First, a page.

Explor-a-Mortgage, Part 2

Older woman hugging husband and smiling

As you may or may not know, I’ve been exploring refinancing my home on and off for a couple of months.

My latest meeting was with Larry, and we worked the numbers (OK, Larry worked the numbers…) and I came to the conclusion that, even though the interest rate was a smidge lower, the $250 toward closing offer wasn’t enough of a savings for me to refinance, nor did it make sense to enter a 15-year refi agreement, what with the closing costs and all. But… I thought maybe the special 10 and Done offer might be worth it. Unfortunately, I didn’t have the info I needed with me. (Derp.)

So, I finally got my schtuff together and met with Tom Wehmeyer, another one of our crack mortgage specialists. I brought in my most recent mortgage statement to see if the 10 and Done refi offer would be a good fit for me. We uncovered a few surprises, and I gotta say, I learned a lot!

Basically, Tom walked me through how refinancing would change things financially for my family. (I asked him to walk really slow, like we were idly strolling, looking in shop windows. And I warned him we might have to circle the same block a few times.)

When my husband refinanced our home in 2012, I thought we had set up payments so that the 20-year mortgage would be paid at an accelerated 15-year rate. But no. We had refinanced for 20 years, and we were making payments that would pay off our mortgage in, you guessed it, 20 years. So we had 16 years of payments left instead of 11 years.

And this misconception affected everything.

In order for us to take advantage of the 10 and Done refinancing offer, we would have to condense that 16 years into 10, which would increase our mortgage payments by $255 each month. A-a-a-and, that amount doesn’t include taxes and insurance. We also would have to set aside money to pay that out of pocket when the due dates came around. (No more of this handy escrow stuff to make sure the money was available.)

Basically, yes, said Tom, you would save some money. Over the 10-year run, we would save about $3,200 in interest. But you’d have to be comfortable with increased monthly payments. Is that “worth ‘feeling the squeeze’ every month?” as Tom put it.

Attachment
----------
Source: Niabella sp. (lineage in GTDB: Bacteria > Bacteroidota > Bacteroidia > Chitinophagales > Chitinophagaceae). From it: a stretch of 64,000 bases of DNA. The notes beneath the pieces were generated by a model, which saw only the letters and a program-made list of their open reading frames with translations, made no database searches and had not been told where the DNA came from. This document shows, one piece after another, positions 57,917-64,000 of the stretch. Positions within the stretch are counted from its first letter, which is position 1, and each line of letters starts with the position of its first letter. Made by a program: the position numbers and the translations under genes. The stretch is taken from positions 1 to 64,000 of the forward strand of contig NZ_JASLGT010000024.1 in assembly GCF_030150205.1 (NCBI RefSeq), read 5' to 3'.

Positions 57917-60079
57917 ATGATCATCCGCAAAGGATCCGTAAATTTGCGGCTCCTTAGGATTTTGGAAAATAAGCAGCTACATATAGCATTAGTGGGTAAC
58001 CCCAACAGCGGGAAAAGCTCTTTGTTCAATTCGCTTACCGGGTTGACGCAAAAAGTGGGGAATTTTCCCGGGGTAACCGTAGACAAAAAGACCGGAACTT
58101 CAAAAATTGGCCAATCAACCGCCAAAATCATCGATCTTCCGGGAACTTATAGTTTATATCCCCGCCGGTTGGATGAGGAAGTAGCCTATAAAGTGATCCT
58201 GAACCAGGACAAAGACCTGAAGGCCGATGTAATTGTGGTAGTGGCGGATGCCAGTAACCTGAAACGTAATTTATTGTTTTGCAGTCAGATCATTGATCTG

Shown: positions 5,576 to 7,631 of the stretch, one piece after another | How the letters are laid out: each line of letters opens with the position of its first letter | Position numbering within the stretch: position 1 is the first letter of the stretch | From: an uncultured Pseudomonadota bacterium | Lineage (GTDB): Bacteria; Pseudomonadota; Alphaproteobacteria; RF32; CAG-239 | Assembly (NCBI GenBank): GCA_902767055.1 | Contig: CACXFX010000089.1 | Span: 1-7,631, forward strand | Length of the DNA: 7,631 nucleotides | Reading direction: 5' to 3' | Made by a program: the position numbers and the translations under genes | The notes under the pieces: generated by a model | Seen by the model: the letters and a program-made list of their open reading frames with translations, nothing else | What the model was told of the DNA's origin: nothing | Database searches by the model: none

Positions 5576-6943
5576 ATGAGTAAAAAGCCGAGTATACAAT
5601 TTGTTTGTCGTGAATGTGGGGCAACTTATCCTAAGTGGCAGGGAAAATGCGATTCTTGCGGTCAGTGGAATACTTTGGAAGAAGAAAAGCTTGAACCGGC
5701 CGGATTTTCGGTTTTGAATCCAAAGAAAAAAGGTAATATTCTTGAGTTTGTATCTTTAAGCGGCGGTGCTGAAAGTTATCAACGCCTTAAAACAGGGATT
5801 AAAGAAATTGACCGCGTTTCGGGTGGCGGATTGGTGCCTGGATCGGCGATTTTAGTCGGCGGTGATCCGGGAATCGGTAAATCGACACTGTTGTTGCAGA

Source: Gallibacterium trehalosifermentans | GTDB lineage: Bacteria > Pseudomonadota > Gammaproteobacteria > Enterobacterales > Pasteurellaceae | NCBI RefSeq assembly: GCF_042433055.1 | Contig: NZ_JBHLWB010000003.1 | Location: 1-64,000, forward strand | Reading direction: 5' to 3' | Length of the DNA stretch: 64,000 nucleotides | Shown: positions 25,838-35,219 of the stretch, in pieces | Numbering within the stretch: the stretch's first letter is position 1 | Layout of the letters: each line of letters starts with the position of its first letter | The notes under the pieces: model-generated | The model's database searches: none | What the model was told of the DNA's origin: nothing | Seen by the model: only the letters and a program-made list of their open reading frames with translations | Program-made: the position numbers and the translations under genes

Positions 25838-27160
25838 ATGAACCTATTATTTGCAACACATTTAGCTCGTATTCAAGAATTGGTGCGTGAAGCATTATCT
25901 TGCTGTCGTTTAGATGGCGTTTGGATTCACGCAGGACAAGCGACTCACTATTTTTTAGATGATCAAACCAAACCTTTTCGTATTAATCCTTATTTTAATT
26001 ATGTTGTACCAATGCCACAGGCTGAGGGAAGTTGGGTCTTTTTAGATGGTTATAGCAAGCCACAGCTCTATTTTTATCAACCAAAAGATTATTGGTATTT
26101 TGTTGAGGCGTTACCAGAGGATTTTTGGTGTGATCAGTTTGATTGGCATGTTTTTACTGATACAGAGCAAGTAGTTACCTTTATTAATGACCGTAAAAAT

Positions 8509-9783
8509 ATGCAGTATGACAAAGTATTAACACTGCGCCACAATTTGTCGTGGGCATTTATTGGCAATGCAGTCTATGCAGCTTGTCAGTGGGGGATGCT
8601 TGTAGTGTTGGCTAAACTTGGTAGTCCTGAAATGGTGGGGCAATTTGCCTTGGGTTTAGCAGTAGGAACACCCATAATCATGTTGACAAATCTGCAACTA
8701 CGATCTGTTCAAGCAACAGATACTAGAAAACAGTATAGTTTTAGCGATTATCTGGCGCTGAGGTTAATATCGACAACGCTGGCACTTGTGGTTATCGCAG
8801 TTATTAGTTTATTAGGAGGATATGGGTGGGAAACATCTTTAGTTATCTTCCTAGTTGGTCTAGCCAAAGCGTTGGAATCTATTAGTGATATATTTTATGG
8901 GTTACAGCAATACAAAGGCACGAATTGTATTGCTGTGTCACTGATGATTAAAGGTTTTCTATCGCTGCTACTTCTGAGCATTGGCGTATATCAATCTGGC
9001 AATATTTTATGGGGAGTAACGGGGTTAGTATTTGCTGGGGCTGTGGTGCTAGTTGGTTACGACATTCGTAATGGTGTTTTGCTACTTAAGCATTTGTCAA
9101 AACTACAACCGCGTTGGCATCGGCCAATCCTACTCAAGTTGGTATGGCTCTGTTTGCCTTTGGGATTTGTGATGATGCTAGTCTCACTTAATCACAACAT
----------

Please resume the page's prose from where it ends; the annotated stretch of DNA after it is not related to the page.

Whew! An extra $255 a month? Not gonna happen. But on the bright side, Tom did lay out another option for me.

If I did want to pay it off faster, we could simply start paying more on a monthly basis. The beauty of this option is that we’re not committed to the higher payment, so if other expenses got in the way that month, we could simply pay our regular amount.

I have to say, Tom was awesome. Not only did he stroll through the numbers and terms slowly enough for me to keep up, he was willing keep circling back until I thoroughly understood what he was saying. All the while, never making me feel like I was the dullest knife in the drawer. Patient, he was. Knowledgeable, he was. Condescending, he was not.

I asked him if our conversation was typical of refinancing meetings. Oh, absolutely, he said. You get involved with each person a bit before narrowing it down to what’s best for them.

I love that about Linn Area Credit Union. Even though I spent a few hours exploring various options, and ultimately decided not to refinance, not a single person acted like I was wasting their time. They were truly looking out for my family’s best interests, not pressuring me to sign something that I would regret.

Maybe in five more years, we could take another look at refinancing. Until then, I’ll just keep my eyes open for other ways to save.